Maximizing Predictive Ability by Regressing On-ice Percentages (at the Player Level)

Data courtesy of Puckalytics.com – encompasses all F/D seasons in which they play 400+ 5v5 minutes (2007-08 to 2014-15).

INTRODUCTION

A common goal in modern hockey statistics is to find repeating patterns that best predict future results. In other words, you want two things: repeatability and predictive ability. Understanding the importance of these two concepts has led to the popularization of shot attempt based measures like Corsi and Fenwick. Consequently, on-ice percentages have often times been deemed useless at the player level due to their lack of repeatability. Therein lies the inefficiency. Just because a metric is susceptible to high levels of variance doesn’t necessarily warrant its complete dismissal. In the case of shooting percentage and save percentage, it comes down to regressing and extracting whatever useful information we can. The question is, how far do we regress? The point of this piece is to answer that exact question and show how we can regress percentages to markedly improve on the predictive ability of Corsi at the player level.

REGRESSING ON-ICE CORSI SHOOTING PERCENTAGE (FORWARDS)

The idea is to use a method that regresses on-ice Corsi shooting percentage dependant on sample size. To do so we need to determine the number of shot attempts (at league average CSh%) that need to be added to a player’s existing sample in order to produce a regressed CSh% that, when multiplied with Corsi For / 60 (CF60), best predicts future Goals For / 60 (GF60). In this case, “Future GF60” will be a player’s GF60 in his subsequent season.

The chart below shows how the predictive ability of regressed Goals For / 60 (rGF60 = regressed CSh% * CF60) changes as varying amounts of shot attempts (at league average CSh%) are added to a forward’s sample…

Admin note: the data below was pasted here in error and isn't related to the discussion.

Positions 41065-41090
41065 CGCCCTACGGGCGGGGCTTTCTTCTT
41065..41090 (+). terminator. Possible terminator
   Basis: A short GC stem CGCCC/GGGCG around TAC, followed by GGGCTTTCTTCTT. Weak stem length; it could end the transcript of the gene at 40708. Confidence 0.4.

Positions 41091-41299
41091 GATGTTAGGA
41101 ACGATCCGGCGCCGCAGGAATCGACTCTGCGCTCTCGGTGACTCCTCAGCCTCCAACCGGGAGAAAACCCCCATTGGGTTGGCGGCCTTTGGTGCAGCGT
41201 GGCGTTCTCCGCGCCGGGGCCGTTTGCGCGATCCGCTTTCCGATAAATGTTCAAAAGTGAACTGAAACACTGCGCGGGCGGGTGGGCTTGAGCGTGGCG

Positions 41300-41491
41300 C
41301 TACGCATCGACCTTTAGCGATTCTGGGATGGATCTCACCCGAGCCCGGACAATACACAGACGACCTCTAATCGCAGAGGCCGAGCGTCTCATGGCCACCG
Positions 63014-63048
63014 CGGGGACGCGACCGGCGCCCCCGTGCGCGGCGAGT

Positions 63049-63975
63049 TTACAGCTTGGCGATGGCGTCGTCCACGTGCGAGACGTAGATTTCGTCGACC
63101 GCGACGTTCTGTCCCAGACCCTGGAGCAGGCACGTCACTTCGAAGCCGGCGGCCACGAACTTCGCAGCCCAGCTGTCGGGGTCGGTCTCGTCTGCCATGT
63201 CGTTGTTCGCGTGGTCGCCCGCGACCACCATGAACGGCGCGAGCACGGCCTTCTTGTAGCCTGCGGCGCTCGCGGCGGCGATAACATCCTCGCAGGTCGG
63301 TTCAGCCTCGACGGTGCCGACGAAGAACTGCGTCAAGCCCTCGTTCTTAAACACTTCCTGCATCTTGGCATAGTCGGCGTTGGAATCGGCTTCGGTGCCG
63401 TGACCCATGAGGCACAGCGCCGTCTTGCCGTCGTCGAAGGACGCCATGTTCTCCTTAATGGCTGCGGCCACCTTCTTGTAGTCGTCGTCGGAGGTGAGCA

Fix1

The vertex at (1100, 0.5030) shows where the predictive value of regressed GF60 peaks. This means that in order to best predict future goals, we need to add 1100 Corsi For and 46.75 Goals For (1100 CF * league average conversion rate of 4.25% = 46.75 GF) to a forward’s existing sample.

The following graph demonstrates how far a forward’s CSh% is regressed to the mean when adding 1100 CF and 46.75 GF…

2

Notice how a forward’s actual on-ice Corsi shooting % carries more weight as his sample size increases.

How rGF60 (regressed CSh% * CF60) compares to CF60 and GF60 when predicting future goals…

3

REGRESSING ON-ICE CORSI SHOOTING PERCENTAGE (DEFENSEMEN)

The same method can also be used to regress on-ice Corsi shooting percentage for defensemen…

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In this case, the predictive ability of rGF60 peaks at the point (2900, 0.2480). So in other words, when trying to best predict future GF60, you need to add 2900 Corsi For and 123.25 Goals For (2900 CF * league average conversion rate of 4.25% = 123.25 GF) to a defenseman’s existing sample.

The following chart demonstrates how adding 2900 CF and 123.25 GF regresses a defenseman’s observable CSh% to the mean (vs. adding 1100 CF and 46.75 GF for forwards)…

5

How rGF60 (regressed CSh% * CF60) compares to CF60 and GF60 when predicting future GF60 for defensemen…

6

REGRESSING ON-ICE CORSI SAVE PERCENTAGE (FORWARDS + DEFENSEMEN)

Performing the same test on on-ice CSv% does result in a slight bump in predictive ability for both forwards and defensemen. However, persistence in goaltending is likely responsible for that small increase. Because of this, on-ice Corsi Sv%s are regressed 100% to the mean for both forwards and defensemen.

CALCULATING rGF% (FORWARDS + DEFENSEMEN)

*Click image to enlarge

guide

TESTING THE PREDICTIVE ABILITY OF GF%, CF% & rGF%

Forwards…

7

Defensemen…

8

The predictive ability of rGF% is a marked improvement over CF% for forwards – the same cannot be said for defensemen. This makes sense given the fact that on-ice shooting percentages are generally more repeatable for forwards.

Excel spreadsheet containing all rGF60, rGA60, rGF% data from 2007-08 to 2014-15

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